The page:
We asked Veronica Tomor, author of The L.E.A.N. Guide for the Business Traveler, to share her top tips for maintaining a healthy weight while traveling this holiday season. As a busy woman always on the go and a seasoned traveler, Tomor knows firsthand how to stay slim on the road.
While it's totally fine to indulge from time to time, regular travelers need to say no to excessive buffet eating (especially prevalent at all-inclusive resorts and Grandma's table), and to ordering restaurant meals laden with fat and calories. Choose healthy salads, grilled lean proteins and steamed vegetables for regular meals this holiday and keep your portions reasonable.
Getting from point A to point B over the holidays can be stressful, and many travelers make poor food choices because they don't know when they will have time to eat their next meal (especially if they have kids in tow). Carrying snacks and filling all your bags with fruit, protein bars or trail mix can help ensure you will never go hungry. The more ravenous you are, the more likely you are to head straight for the drive-through.
Calories from alcohol can add up quickly. Drinking regularly at holiday dinners, cocktail receptions and the airport will contribute to and accelerate weight gain over a period of time. To avoid overindulging, try the "one for one" rule. "Drink one glass of sparkling water or club soda with a lime between each alcoholic beverage to help curb your alcohol consumption," Tomor says.
Thirst can actually be mistaken for hunger, Tomor explains. By drinking at least eight glasses of water per day, or more if you are flying, you may help reduce the amount of food that you eat and avoid overeating. Not to mention that it's always important to stay hydrated, no matter the season. Keep a reusable bottle with you no matter where you are so you can easily sip on the go.
Pack your workout clothes and shoes before you pack anything else so you have no excuse not to exercise, Tomor says. She also advises planning ahead and finding a gym or running trails near your hotel if it is not equipped with workout facilities. You can also upload workout videos to your laptop or carry compact exercise bands with you in your suitcase to ensure you work out while away. "Think 'when,' not 'if' when it comes to exercise," she says.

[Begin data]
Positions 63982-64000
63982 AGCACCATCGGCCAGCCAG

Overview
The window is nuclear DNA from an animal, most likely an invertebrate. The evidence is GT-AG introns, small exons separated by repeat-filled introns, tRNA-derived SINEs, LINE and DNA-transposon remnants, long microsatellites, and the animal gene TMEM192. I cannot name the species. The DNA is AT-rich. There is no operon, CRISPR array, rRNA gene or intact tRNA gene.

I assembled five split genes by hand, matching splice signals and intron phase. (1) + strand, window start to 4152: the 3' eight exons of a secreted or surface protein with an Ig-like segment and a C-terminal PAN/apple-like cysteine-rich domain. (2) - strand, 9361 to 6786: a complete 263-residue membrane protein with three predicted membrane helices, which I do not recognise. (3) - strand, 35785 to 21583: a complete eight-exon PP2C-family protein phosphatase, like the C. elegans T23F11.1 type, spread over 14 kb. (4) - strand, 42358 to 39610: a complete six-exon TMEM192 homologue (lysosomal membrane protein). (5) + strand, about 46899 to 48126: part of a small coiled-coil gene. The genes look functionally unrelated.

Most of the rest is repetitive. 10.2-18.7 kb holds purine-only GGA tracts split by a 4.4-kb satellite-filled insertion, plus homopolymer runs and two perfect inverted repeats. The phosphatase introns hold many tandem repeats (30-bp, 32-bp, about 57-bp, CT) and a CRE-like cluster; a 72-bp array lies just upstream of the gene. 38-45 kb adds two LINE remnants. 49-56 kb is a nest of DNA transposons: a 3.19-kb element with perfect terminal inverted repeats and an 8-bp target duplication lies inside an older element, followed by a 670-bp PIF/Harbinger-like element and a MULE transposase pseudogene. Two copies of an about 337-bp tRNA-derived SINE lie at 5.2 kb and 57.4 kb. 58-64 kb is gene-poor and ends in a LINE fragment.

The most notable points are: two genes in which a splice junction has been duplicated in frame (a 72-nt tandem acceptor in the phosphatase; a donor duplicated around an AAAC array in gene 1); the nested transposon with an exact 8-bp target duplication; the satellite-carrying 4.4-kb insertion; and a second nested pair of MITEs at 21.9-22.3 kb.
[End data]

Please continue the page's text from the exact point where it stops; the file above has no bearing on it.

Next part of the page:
Being away from home also means eating out -- a lot. Restaurant eating is not only taxing on your wallet, but your waistline, too. To avoid any diet sabotage, Tomor suggest tending to your stomach before heading out to eat by drinking water to curb some of your feelings of hunger. Better yet, sip on water with a twist of lemon or lime en route to the restaurant.
When you are on vacation (even if it's just to another city to visit relatives) it can be easy to eat more than usual, especially at restaurants. Avoid that by filling up on greens, Tomor advises. "As soon as you sit down to eat, order a side salad along with your beverage," she says. "That way you will avoid eating chips and bread, which are full of calories."
Apparently, Victoria Beckham has been known to order "steamed broccoli" at restaurants – as her meal. We're not suggesting you go that far, but you can trim calories easily when you eat out, Tomor says. Avoid eating fried foods or meals laden with heavy sauces and butters. Instead, she suggests ordering meals with sauces or dressings on the side. You can also ask the chef to prepare your meal with no butter or less butter. If the restaurant isn't busy, your request will likely be accommodated.
One tablespoon of mayonnaise has 100 calories, and chances are that whatever is on your club sandwich is more than a tablespoon. We know condiments help boost flavor and improve a meal, but it's all about making smarter choices, Tomor says. "If you need condiments, choose lower-calorie options, such as mustard, which only has three calories per teaspoon."
Having healthy snacks on hand means you and your family will stay energized between meals and never get too hungry. "Pack snacks in all of your bags, so you are not reaching for doughnuts and fried foods when you're hungry," Tomor says. Some portable snack options include protein bars, raw nuts, fresh or dried fruit, bagels, pretzels, low-sugar granola bars, low-fat energy bars and mini carrots.
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